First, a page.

This is the final platforming title for the Sonic series on the Game Boy Advance and it is in many ways, the Sonic 3&K for the Advance series. The highest stakes for the story, large cast of playable characters and it also re-introduces the Tag Mechanic that Knuckles Chaotix featured.
With the Nintendo DS on the horizon around the time this was released, many were looking toward the DS for Sonic’s future. But does Advance 3 close out the Blue Blur’s Game Boy Advance adventures well?
The game opens up with Eggman shattering the world into pieces and Sonic & Tails looking into fixing the planet. As they run through various zones, we encounter old friends from other Advanced ventures and they join Sonic’s cause.
One interesting thing is that elements from past Sonic adventures on the Game Boy Advance appear again. For example, Emerl from Sonic Battle shows up again and turned into the games major villain. Very interesting way to connect past and present in one package I find.
You always fight him one-on-on and he morphs into different machines Eggman makes; he is a consistent threat and its great to see that. Making our former friend the main foe was a great move on Sonic Team’s and Dimps part. It helps give another goal in stopping the evil doctor in addition to saving the world. With the world shattered and level themes getting harsher the further you get into the game, visual story telling from the Genesis games is present as well, making things feel grand in scope.
While the story overall isn’t the series best, it’s nice to see the stakes pushed far. This results in a grand conclusion to a series of portable adventures.
The core design of the game is different then past Advance games, resulting in a larger overall experience compared to Advance 2.
Hub Worlds appear for the first time in a 2D Sonic adventure and every zone in the game has one. You explore for optional mini games to get more lives, access stage rings (to go into different acts) and jump into a giant ring to access an interactive menu.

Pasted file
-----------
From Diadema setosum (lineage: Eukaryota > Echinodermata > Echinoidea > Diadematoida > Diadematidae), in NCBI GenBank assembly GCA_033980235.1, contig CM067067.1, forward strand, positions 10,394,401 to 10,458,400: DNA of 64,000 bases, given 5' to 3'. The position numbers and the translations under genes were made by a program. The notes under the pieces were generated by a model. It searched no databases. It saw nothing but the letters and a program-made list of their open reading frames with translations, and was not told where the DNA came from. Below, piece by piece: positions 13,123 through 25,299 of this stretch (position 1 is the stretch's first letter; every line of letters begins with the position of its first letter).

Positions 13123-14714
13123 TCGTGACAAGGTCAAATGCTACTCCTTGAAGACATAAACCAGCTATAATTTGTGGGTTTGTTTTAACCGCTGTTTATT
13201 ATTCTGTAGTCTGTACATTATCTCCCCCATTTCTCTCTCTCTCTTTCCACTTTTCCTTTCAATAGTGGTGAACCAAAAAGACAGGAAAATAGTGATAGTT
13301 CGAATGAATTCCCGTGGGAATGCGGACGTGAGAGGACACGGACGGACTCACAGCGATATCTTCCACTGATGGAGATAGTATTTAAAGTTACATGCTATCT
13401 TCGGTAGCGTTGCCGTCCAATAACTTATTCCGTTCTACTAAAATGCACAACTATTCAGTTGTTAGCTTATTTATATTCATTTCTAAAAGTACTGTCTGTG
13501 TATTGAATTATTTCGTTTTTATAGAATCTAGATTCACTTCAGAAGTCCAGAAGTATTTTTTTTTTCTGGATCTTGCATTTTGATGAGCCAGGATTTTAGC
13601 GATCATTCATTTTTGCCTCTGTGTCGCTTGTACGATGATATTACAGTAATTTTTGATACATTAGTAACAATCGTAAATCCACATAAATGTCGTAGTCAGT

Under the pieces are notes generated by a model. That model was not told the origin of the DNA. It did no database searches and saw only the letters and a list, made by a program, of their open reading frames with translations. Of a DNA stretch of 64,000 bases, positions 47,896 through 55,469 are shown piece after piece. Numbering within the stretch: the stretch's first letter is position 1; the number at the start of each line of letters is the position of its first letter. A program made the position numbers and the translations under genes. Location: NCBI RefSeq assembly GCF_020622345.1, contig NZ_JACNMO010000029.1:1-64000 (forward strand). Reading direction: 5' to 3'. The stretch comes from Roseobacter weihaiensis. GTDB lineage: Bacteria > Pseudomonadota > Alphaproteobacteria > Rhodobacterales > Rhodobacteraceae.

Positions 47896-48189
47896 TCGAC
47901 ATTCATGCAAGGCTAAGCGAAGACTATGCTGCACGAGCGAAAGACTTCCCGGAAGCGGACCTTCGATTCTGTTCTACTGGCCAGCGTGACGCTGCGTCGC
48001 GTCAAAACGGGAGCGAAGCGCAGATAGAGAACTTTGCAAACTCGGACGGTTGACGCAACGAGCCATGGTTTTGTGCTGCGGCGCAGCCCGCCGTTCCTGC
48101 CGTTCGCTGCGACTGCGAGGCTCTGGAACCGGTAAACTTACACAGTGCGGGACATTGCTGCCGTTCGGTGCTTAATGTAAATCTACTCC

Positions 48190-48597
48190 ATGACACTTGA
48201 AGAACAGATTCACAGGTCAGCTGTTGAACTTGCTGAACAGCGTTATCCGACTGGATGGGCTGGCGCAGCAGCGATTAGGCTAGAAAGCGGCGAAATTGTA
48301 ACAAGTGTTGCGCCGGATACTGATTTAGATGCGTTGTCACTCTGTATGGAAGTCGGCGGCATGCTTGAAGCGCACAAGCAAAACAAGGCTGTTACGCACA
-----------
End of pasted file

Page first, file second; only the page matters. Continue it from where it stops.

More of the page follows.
These locations allow us see how many Chao we have collected, swap our playable characters and go into different zones. I honestly don’t like this system due to it feeling like unneeded busy work. Sonic works best when you can jump right into the action and while these hub areas are fine enough, they could of been far more engaging with mini-levels to explore, more mini games to complete and more. But for what they are, the hub worlds work well enough. Just would like for them to be more interesting to explore.
The Special Stages are back…..and they are once again a major issue.
With Advance 3, it’s far better on paper and more fair. You have three/four Chao you collect in each act and after you collect all the Chao, a special key spawns in a random spot in any of the three acts. You collect this and find a locked spring in the hub world.
After you unlock it, you play a special stage where you are on the Tornado and like Sonic 2, you have to collect X amount of rings for each lap. You can hit boost sections to morph the Tornado into its X Form from Sonic Adventure, allowing you to move around easier.
I appreciate that you can see how many Chao you collected in the hub world and you can see the Chao you saved in a little Chao Garden. It’s a big improvement over Advance 2 but I still don’t like this system though, as you have to go out of your way just to access the special stage when it was so simple in past games. Like the hub worlds though, I can deal with this and the special stages are fun. It’s just that things that were simple in past titles got over complected for no good reason.
The last element is Tag Actions and this ties into the gameplay. You can use your selected partner with the R button and after you held on to it long enough, you can use a special action. Either jumping really high, boosting and more! It changes depending on who you pick as the partner but still, nice system in place.
Design got it’s own section for this review because there is a lot more to Sonic Advance 3 compared to Advance’s and Advance 2’s basic level-to-level progression. I don’t mind it but I personally enjoyed the progression past 2D Sonic games offered compared to this. Again, it’s not a major problem but one that I feel could be refined a bit more to offer a better experience.